Economic sentiment in the Eurozone is a key release today via the European Commission’s monthly reading of the mood for consumers and businesses. Later, ADP publishes its estimate of US private payrolls for March, offering a preview of Washington’s official data due on Friday. Meanwhile, a new report from Natixis raises doubts about the durability of the recent rebound in emerging-market equities.
Eurozone: Economic Sentiment (0900 GMT) Consumer confidence in the Eurozone slipped to its lowest level in over a year in the flash estimate for March. Will today’s update on sentiment in the business community follow suit?
The negative momentum of late in the European Commission’s benchmarks point to a weak trend brewing for 2016. The consumer data has eased for three months in a row. Meanwhile, the Business Climate Indicator tumbled sharply in February, dipping to the lowest level since late 2013.
Clearly, the mood has soured. Curiously, the near-term outlook for growth has ticked up lately. Now-casting.com’s first-quarter estimate for GDP growth held at a 0.4% quarter-over-quarter pace in last week’s update – slightly above the 0.3% rise in last year’s fourth quarter. If the forecast holds, the Eurozone will post its first improvement in quarterly growth in a year.
Meanwhile, last week’s flash data for Markit’s Eurozone Composite Purchasing Managers’ Index for March ticked higher for the first time in three months. “The March PMI showed a welcome end to the worrying slowdown trend seen in the first two months of the year, putting the region on course for a 0.3% expansion of GDP in the first quarter,” said Markit’s chief economist.
But with sentiment in the consumer and business sectors faltering, is the outlook for faster (or even stable) first-quarter growth headed for a downgrade? It’s going to be tougher to answer “no” if the mood continues to deteriorate in today’s revised profile for March.
US: ADP Employment Report (1215 GMT) The labour market has been posting respectable gains lately and economists think that today’s update for private payrolls in March will continue to support that narrative.
Econoday.com’s consensus forecast calls for a 203,000 increase in corporate payrolls this month. That’s slightly below the 214,000 advance in February, but a respectable gain nonetheless.
Numbers from other corners of the labour market offer support for thinking positively. Job openings in January, for instance, inched up to a five-month high. Meanwhile, initial jobless claims remain close to a post-recession low through mid-March.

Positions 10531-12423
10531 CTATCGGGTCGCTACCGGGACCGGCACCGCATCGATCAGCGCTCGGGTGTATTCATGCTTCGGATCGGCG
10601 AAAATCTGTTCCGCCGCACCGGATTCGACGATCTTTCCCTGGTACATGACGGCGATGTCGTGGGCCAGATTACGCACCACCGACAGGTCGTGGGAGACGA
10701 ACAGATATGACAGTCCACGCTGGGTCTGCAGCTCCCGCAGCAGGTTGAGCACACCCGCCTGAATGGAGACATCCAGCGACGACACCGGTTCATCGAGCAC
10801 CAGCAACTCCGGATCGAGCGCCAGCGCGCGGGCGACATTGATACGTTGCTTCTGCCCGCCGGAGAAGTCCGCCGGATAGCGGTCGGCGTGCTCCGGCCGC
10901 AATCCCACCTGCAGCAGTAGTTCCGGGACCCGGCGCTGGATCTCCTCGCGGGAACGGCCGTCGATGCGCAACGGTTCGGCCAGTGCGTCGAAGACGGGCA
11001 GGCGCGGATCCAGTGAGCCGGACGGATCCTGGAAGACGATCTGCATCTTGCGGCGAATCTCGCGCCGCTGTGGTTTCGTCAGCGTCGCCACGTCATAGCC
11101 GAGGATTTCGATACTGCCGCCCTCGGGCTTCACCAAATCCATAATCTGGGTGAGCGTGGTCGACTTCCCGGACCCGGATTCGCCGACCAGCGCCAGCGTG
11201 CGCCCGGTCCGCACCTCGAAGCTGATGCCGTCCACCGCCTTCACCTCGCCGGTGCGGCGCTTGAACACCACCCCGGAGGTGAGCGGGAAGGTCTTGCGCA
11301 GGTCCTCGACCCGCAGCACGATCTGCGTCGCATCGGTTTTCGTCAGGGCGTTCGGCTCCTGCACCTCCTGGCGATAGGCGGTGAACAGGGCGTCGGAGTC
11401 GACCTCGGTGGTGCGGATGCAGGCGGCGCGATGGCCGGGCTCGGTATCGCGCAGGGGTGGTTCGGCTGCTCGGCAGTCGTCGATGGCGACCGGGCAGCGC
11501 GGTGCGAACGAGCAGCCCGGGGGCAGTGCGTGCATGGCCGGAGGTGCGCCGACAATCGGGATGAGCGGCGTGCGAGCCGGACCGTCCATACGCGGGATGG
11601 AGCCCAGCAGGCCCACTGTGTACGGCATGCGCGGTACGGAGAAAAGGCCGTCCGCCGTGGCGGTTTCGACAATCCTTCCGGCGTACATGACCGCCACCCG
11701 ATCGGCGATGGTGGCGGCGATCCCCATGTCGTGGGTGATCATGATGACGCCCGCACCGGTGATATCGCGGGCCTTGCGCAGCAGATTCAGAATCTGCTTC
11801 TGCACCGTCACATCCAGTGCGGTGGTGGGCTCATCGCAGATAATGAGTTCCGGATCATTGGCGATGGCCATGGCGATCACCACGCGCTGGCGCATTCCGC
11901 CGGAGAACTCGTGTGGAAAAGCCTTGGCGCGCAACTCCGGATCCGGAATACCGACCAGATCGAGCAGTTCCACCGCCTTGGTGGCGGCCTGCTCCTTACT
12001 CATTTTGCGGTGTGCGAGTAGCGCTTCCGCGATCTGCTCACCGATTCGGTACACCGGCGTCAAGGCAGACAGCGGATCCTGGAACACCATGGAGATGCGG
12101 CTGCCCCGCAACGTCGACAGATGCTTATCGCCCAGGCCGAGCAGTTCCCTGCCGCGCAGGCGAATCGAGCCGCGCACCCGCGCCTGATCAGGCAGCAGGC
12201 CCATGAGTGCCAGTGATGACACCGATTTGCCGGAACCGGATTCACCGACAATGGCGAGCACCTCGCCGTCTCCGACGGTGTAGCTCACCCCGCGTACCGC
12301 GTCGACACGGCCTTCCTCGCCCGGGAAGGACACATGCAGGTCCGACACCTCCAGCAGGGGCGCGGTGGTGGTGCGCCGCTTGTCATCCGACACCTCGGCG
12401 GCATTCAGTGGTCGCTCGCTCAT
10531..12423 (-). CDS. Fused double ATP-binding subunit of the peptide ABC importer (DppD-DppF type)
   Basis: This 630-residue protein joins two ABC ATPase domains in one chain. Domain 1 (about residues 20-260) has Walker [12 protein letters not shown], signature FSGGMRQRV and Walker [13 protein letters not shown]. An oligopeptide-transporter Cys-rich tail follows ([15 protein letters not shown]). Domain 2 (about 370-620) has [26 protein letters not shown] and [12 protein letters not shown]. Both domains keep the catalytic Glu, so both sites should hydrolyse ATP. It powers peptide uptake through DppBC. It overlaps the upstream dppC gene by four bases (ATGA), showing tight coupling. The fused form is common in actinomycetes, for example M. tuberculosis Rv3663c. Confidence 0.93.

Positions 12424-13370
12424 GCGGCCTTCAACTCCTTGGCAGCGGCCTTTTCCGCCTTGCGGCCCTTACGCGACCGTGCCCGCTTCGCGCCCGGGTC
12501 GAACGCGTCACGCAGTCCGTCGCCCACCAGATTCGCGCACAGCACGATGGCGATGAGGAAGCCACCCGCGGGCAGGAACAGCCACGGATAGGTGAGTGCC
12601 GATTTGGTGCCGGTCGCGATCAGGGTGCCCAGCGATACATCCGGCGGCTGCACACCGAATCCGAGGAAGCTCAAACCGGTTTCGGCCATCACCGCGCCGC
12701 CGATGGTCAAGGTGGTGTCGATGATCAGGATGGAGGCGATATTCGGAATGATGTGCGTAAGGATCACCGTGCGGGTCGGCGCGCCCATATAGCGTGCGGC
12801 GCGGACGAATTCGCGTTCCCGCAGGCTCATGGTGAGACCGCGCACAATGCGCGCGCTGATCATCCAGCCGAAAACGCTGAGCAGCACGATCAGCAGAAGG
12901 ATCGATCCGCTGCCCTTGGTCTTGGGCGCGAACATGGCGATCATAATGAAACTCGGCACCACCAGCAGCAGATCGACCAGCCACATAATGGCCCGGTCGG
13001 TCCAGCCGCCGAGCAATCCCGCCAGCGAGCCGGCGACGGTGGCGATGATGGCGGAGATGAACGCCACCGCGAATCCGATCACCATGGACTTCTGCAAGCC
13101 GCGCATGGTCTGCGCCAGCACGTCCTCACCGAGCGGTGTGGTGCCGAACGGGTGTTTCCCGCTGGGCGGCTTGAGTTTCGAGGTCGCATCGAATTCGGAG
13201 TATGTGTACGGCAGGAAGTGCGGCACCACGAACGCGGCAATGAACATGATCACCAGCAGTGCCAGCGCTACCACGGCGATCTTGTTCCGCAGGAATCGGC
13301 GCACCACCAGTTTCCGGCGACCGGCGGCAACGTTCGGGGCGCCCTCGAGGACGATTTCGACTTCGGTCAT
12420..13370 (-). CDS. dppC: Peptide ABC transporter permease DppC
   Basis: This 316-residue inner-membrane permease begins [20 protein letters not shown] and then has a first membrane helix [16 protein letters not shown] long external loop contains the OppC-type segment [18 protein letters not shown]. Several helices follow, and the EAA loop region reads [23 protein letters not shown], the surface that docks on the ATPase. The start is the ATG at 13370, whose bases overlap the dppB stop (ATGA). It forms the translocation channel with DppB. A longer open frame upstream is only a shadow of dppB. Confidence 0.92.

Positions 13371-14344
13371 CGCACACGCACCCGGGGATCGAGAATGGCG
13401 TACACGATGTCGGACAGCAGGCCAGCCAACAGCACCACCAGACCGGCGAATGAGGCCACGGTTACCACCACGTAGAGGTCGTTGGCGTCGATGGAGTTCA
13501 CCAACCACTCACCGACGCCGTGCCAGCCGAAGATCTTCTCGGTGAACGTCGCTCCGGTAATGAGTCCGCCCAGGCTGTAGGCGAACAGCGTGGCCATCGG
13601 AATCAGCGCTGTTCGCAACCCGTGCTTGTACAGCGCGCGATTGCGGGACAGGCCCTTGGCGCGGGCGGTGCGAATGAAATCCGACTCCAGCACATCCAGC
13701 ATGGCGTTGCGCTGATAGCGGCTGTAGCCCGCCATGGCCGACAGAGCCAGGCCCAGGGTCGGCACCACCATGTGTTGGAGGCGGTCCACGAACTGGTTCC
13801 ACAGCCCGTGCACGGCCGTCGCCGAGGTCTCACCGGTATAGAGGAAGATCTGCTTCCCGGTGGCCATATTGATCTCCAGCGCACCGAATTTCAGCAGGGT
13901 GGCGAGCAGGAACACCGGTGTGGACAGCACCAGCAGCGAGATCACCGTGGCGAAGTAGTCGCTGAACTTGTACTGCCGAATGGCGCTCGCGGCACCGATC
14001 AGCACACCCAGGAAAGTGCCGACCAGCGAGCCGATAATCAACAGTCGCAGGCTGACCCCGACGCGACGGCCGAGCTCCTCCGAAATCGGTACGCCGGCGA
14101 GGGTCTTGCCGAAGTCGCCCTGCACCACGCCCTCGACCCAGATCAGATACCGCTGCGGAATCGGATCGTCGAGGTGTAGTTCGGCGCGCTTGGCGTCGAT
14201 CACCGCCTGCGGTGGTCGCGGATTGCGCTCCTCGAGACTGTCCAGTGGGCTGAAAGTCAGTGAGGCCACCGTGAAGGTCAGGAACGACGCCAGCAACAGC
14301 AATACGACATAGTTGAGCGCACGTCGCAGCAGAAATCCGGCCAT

“There’s a cautious optimism” on the hiring front, the senior economist at 4Cast Inc. said last week. “Things may slow a little as the year goes, but we’ve got a pretty healthy picture in the labour market.”
Such optimism will be tested today, but for the moment the outlook remains comfortably in the bullish column for jobs. If the crowd is right and the ADP update matches expectations, the news will reaffirm the upbeat projection for the official payrolls report that’s scheduled for Friday.
Emerging Market Equities The rally of late throughout emerging markets has inspired forecasts that the long-awaited rebound has finally arrived. The MSCI Emerging Markets Free Index (a float-adjusted benchmark), for instance, has climbed 15% since late January. Is this the start of a sustained rally for this battered corner of the world’s equity markets? Not so fast, according to a newly published research note from Natixis.
The Paris-based bank this week labelled the belief that the fundamental outlook for emerging markets has turned bullish as “irrational”. Analysing the prospects for growth, investment, debt, and several other factors suggests that “there is no change in the fundamentals to justify” a return to investing in these countries. “Altogether, all the fundamentals in emerging countries excluding China are trending negatively.”
The technical profile for MSCI Emerging Markets Free Index (in US dollar terms) looks troubling too. Although the benchmark has popped over the past month, a bearish aura prevails. For instance, the 50-day moving average remains well below its 200-day counterpart and the trailing one-return is still deeply negative.
The outlook would change, of course, if emerging markets continue to rally. But that’s a low-probability scenario based on the technical picture, with support from the fundamentals, according to Natixis.